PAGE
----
How can I treat hives?
Q: I have had hot and itchy inflamed skin on my arms for about six months. The doctor has diagnosed urticaria. I have tried conventional treatments and eliminating possible triggers, but the inflammation always returns. The waiting time for a dermatologist is at least six months. Would it be worth paying to go privately?
A: Urticaria - or hives - is where itchy, red weals flare up on the skin, as though you've been stung by nettles. About a quarter of sufferers get hives in response to physical factors such as pressure from tight clothes, extremes of heat, sunshine or contact with water. The remaining 75% may never identify a trigger, which is very frustrating.
Numerous triggers, ranging from eggs, food additives, house dust mite and pesticides, have been suggested - you need to work out what's likely in your case. All you can do is eliminate potential triggers, take an antihistamine when your urticaria flares up and carry an adrenaline injection if you get breathing problems associated with the condition.
What causes these cuts?
Q: For the past 18 months I have suffered periodically from cuts around my mouth, which are painful and split when I speak or eat. My doctor has not been able to diagnose the cause and, after prescribing steroid creams that aggravated the problem, now puts it down to "stress". Moisturisers give limited relief, and vitamin B complex tablets (as recommended by my pharmacist) helped at first, but are no longer effective. Sometimes the cuts disappear of their own accord. Can you advise me?
A: This condition is known as angular stomatitis. It can be a sign of iron deficiency anaemia so it's worth checking that your GP has done a blood test. The test will also indicate whether you're deficient in B vitamins or folic acid.
The cuts can be associated with Crohn's disease, which causes inflammation throughout the gut from mouth to anus, though this would produce other symptoms, such as diarrhoea and abdominal pain. A food allergy would be more likely to make your lips tingle and swell than produce small cuts.
Try using Vaseline liberally on the lips and round the mouth, and a sunblocking lip salve in the sun.
I yawn all the time
Q: I am 47 and in good health, but over the past few months I have been yawning a lot. I have tried the usual remedies - sleeping at least eight hours a night, exercising two or three times a week - but this makes no difference.
I am often in a meeting or seeing a client (I work as a psychologist) and have to stifle yawns. I don't think it's boredom as topics that interest me still evoke a yawn. Do you have any suggestions?
A: Yawning injects oxygen into our bloodstream; it implies that we have been breathing inefficiently and our blood is low on oxygen. You may be yawning more than usual if the room you are in is poorly ventilated, so open a window and turn off any heaters. It may also be a sign that you are tired. To ensure good-quality sleep, cut out night-time alcohol, don't work in the evenings and have a "wind-down" routine.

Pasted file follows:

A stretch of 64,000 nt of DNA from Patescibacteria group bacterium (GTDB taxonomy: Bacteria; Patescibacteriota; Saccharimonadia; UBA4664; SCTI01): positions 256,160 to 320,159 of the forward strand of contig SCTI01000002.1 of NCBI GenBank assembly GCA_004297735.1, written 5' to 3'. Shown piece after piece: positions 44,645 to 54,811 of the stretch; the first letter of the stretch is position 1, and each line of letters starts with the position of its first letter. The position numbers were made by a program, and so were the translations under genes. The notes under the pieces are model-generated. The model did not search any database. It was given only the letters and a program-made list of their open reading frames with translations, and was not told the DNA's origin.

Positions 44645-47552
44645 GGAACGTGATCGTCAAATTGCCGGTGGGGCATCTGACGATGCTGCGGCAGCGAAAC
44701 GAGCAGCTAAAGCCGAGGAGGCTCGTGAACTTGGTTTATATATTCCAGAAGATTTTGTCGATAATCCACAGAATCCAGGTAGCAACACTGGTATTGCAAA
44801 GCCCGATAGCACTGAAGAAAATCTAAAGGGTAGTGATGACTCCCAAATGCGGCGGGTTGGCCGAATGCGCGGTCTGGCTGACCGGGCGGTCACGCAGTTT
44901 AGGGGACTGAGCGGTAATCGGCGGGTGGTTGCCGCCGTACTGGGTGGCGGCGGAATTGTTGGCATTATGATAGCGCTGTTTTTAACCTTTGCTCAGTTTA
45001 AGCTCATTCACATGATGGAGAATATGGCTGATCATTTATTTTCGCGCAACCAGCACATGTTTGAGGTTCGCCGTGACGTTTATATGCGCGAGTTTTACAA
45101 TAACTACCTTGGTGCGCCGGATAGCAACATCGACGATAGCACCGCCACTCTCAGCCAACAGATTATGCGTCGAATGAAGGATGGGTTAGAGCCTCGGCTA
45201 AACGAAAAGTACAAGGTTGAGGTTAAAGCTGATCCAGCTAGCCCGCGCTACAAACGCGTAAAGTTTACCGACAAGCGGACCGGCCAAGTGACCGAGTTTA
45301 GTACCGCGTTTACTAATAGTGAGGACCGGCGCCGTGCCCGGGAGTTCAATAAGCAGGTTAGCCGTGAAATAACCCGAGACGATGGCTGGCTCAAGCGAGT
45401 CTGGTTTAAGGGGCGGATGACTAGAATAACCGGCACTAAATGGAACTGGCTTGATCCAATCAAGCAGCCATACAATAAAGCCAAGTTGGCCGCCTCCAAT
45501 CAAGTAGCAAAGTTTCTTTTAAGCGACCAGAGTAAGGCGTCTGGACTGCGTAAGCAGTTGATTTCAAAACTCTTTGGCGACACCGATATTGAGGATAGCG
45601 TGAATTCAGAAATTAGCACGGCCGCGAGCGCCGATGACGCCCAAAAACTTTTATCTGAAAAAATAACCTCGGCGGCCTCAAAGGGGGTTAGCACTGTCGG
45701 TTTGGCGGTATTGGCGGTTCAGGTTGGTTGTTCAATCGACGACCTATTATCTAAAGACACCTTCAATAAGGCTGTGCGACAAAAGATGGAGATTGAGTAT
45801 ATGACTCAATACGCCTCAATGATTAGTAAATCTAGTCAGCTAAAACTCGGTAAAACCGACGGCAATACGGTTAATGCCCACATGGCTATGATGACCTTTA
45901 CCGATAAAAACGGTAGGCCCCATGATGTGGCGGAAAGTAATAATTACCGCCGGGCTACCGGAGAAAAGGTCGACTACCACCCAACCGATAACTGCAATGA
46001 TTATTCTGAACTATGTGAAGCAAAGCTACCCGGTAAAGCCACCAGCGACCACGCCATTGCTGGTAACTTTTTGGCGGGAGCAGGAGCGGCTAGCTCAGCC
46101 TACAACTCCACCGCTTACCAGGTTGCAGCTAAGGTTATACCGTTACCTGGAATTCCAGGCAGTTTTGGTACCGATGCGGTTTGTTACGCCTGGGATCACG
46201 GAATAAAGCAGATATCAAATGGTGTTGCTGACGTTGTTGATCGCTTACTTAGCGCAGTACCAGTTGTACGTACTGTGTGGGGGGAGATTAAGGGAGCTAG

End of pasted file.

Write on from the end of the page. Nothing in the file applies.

If you think you're sleeping enough, you may have sleep apnoea, which is associated with snoring and disturbed sleep. There are now specialised sleep clinics to which you can be referred by your GP.
My hand has extra bones
Q: I had an x-ray on Saturday as I have broken a bone in my thumb. I noticed five or six floating things in the x-ray of my left hand and the nurse assured me it is quite common to have sesamoid bones. I looked up this word on the internet and discovered that sesamoids are common in thoroughbred horses. Where do they come from, will they develop and should I be worried?
A: Some of us have sesamoid bones in our feet and hands, some don't. They don't appear to have any useful function and, as you say, they show up on x-ray as little floating bones. I can't find out whether they had any useful function at an earlier stage of our evolution - perhaps a reader will be able to enlighten us.
Will Viagra hurt him?
Q: Can my husband take Viagra? He has high blood pressure and high cholesterol and I have heard that it could be dangerous.
A A new analysis of 53 studies of men treated for erectile problems showed that those on Viagra had a lower risk of heart attacks and death than those taking a placebo. The guidance now is that anyone with a stable heart condition can take it without too much concern. I'd recommend that your husband perhaps have an electrocardiogram as it's not the Viagra but sex that could be a bit much for him.
These answers are intended to be as accurate and full as possible, but should never be used as a substitute for visiting a doctor and seeking medical help. If you have a question for Dr Robinson, email email@example.com or write to her c/o The Health Editor, The Guardian, 119 Farringdon Road, London EC1R 3ER. She regrets that she cannot enter into personal correspondence.